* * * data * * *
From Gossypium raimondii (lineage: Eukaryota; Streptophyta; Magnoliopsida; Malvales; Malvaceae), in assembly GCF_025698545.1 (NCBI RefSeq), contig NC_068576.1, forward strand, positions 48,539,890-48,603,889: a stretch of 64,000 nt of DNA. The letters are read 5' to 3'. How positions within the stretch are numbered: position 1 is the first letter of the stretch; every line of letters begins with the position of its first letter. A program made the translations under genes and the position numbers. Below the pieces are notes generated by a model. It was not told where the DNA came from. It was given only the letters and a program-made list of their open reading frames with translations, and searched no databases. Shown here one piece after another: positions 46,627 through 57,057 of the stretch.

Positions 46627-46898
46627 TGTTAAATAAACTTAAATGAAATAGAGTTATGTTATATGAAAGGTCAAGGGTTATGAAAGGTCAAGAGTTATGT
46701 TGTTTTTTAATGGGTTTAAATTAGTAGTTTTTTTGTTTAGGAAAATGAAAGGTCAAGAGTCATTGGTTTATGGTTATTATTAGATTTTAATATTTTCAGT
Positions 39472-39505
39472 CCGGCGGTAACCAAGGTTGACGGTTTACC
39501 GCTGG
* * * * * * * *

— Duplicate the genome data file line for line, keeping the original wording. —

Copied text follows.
From Gossypium raimondii (lineage: Eukaryota; Streptophyta; Magnoliopsida; Malvales; Malvaceae), in assembly GCF_025698545.1 (NCBI RefSeq), contig NC_068576.1, forward strand, positions 48,539,890-48,603,889: a stretch of 64,000 nt of DNA. The letters are read 5' to 3'. How positions within the stretch are numbered: position 1 is the first letter of the stretch; every line of letters begins with the position of its first letter. A program made the translations under genes and the position numbers. Below the pieces are notes generated by a model. It was not told where the DNA came from. It was given only the letters and a program-made list of their open reading frames with translations, and searched no databases. Shown here one piece after another: positions 46,627 through 57,057 of the stretch.

Positions 46627-46898
46627 TGTTAAATAAACTTAAATGAAATAGAGTTATGTTATATGAAAGGTCAAGGGTTATGAAAGGTCAAGAGTTATGT
46701 TGTTTTTTAATGGGTTTAAATTAGTAGTTTTTTTGTTTAGGAAAATGAAAGGTCAAGAGTCATTGGTTTATGGTTATTATTAGATTTTAATATTTTCAGT
Positions 39472-39505
39472 CCGGCGGTAACCAAGGTTGACGGTTTACC
39501 GCTGG